Q&A: How do I find an artist to draw my graphic novel?

Hello Antony,
I’m seeking advice, and hopefully not crossing the line.
I’ve just finished an MA at [REDACTED] and have a full length graphic novel to show for it (written on your Scrivener template — thank you). But I’m having trouble finding an artist who is interested in even looking at the script, let alone collaborating.
Can you offer any thoughts?
[Name withheld]

Hi there! You’re not crossing a line, but it’s a tricky question to answer. In fact, comic writers get asked this a lot, so I’m going to use this opportunity to cover a bunch of related stuff, and hopefully it can stand as a catch-all reply for new writers in the same situation.

First, congratulations on finishing the script for your graphic novel. That’s awesome. I’ve written a lot of OGNs — more than anyone else in the English-language market, in fact. I mention that not to brag, but so that you know I understand how much work you put into it, and what it took to complete it, when I say:

My advice is to take that script of yours; put it in a drawer; and forget about it for a while.

Yes, really. Hear me out.

You’re having trouble finding an artist to look at the script because of its sheer size. You called it a “full length” graphic novel, so let’s assume it’s at least 100 pages. In fact it’s probably more than that, but even 100pp is a lot of work for a comic artist.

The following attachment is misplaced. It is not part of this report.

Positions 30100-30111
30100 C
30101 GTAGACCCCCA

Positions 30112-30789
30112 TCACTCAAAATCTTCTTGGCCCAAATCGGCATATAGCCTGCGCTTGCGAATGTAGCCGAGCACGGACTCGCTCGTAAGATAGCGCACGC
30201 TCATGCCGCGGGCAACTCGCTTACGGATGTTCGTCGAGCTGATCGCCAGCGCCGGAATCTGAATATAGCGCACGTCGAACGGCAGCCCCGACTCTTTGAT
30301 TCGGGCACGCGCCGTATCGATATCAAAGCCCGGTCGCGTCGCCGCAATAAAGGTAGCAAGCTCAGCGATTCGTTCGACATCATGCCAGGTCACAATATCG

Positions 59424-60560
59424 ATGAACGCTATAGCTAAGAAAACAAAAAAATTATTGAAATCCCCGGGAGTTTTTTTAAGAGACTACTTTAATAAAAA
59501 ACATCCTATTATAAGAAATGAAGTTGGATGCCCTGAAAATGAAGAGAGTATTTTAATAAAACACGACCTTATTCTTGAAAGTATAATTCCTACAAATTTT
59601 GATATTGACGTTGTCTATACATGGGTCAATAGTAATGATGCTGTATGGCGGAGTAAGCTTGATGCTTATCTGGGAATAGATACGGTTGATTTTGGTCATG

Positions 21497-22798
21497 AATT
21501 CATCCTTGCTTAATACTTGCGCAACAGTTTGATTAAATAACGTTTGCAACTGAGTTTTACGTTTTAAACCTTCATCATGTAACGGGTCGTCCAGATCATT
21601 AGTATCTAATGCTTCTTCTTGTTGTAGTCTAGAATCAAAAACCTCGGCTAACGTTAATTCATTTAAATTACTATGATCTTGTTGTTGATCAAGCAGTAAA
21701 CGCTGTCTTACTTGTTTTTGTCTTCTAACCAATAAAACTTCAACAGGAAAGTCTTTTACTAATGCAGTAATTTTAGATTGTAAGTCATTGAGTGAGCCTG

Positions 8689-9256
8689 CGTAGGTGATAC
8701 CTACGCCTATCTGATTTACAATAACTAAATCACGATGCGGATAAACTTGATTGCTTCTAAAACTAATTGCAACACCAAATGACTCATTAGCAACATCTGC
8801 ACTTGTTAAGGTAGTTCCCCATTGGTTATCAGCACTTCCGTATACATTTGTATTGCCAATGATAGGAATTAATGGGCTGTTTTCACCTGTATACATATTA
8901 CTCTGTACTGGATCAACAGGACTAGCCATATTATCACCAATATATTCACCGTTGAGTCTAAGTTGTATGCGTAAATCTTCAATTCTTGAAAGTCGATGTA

“Artists not wanting to see your graphic novel script is not a reflection on its quality. No matter how good it is, the length will simply turn most artists off.”

Most monthly serial comics are 22pp, and take a professional, experienced artist one month to draw. So to draw 100pp will take that same artist almost five months. (And that’s assuming they can afford to do it full-time, which they probably can’t, because I also assume you can’t afford to pay them.)

(Of course, maybe you can afford to pay, somehow. If so, tell the artists you approach, because that could change things a lot. But for now, let’s assume there’s no money.)

It’s also important to understand that artists not wanting to see your graphic novel script is not a reflection on its quality. No matter how good it is, the length will simply turn most artists off, because it will take them “off the market” for at least half a year, sometimes more. That further limits the number of people willing to draw it, because our industry is over-reliant on monthly exposure to make, and keep, a creator’s reputation. Some artists can’t afford to sacrifice that.

All of this means you’re probably not going to find an experienced artist to draw your script. Instead, you need to look for creators in the same boat as you: starting out, and looking for a way in to the industry. And that’s great, but even new artists probably aren’t going to leap into a 100pp+ graphic novel with no budget.

So what can you do?

Option 1:

Put it in a drawer and write shorter pieces instead.

Find new artists — people like you who are hungry for publication, for portfolio pieces, for the chance to build a reputation — and write short scripts for them, somewhere between 6 and 12 pages (perhaps you even wrote some during the course of your MA?). Work with as wide a variety of artists as you can, and when they’re finished publish those short comics online somewhere; tumblr, a website, flickr, whatever.